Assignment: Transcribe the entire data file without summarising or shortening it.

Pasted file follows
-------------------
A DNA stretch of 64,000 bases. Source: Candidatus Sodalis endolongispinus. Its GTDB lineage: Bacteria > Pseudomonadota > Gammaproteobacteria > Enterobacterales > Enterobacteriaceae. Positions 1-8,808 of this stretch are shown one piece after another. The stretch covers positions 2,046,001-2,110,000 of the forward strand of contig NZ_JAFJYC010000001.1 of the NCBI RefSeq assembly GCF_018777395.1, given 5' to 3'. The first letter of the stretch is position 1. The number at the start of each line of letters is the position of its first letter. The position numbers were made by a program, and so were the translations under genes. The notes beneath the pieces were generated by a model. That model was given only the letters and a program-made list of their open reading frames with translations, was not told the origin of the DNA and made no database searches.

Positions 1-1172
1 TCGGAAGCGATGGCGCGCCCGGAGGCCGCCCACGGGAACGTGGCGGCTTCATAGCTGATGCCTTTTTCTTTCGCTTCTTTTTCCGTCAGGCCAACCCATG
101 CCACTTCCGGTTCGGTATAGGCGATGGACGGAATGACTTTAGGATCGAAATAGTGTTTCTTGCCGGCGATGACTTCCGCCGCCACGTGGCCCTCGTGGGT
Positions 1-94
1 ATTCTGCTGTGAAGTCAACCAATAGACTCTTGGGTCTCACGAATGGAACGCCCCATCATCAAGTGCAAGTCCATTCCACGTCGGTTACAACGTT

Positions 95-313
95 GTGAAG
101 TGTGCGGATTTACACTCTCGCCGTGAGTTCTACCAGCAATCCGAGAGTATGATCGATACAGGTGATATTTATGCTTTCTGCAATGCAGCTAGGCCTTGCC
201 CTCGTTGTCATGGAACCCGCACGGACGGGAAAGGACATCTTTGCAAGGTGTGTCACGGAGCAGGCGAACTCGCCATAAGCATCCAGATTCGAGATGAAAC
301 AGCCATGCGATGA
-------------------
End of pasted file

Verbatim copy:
A DNA stretch of 64,000 bases. Source: Candidatus Sodalis endolongispinus. Its GTDB lineage: Bacteria > Pseudomonadota > Gammaproteobacteria > Enterobacterales > Enterobacteriaceae. Positions 1-8,808 of this stretch are shown one piece after another. The stretch covers positions 2,046,001-2,110,000 of the forward strand of contig NZ_JAFJYC010000001.1 of the NCBI RefSeq assembly GCF_018777395.1, given 5' to 3'. The first letter of the stretch is position 1. The number at the start of each line of letters is the position of its first letter. The position numbers were made by a program, and so were the translations under genes. The notes beneath the pieces were generated by a model. That model was given only the letters and a program-made list of their open reading frames with translations, was not told the origin of the DNA and made no database searches.

Positions 1-1172
1 TCGGAAGCGATGGCGCGCCCGGAGGCCGCCCACGGGAACGTGGCGGCTTCATAGCTGATGCCTTTTTCTTTCGCTTCTTTTTCCGTCAGGCCAACCCATG
101 CCACTTCCGGTTCGGTATAGGCGATGGACGGAATGACTTTAGGATCGAAATAGTGTTTCTTGCCGGCGATGACTTCCGCCGCCACGTGGCCCTCGTGGGT
Positions 1-94
1 ATTCTGCTGTGAAGTCAACCAATAGACTCTTGGGTCTCACGAATGGAACGCCCCATCATCAAGTGCAAGTCCATTCCACGTCGGTTACAACGTT

Positions 95-313
95 GTGAAG
101 TGTGCGGATTTACACTCTCGCCGTGAGTTCTACCAGCAATCCGAGAGTATGATCGATACAGGTGATATTTATGCTTTCTGCAATGCAGCTAGGCCTTGCC
201 CTCGTTGTCATGGAACCCGCACGGACGGGAAAGGACATCTTTGCAAGGTGTGTCACGGAGCAGGCGAACTCGCCATAAGCATCCAGATTCGAGATGAAAC
301 AGCCATGCGATGA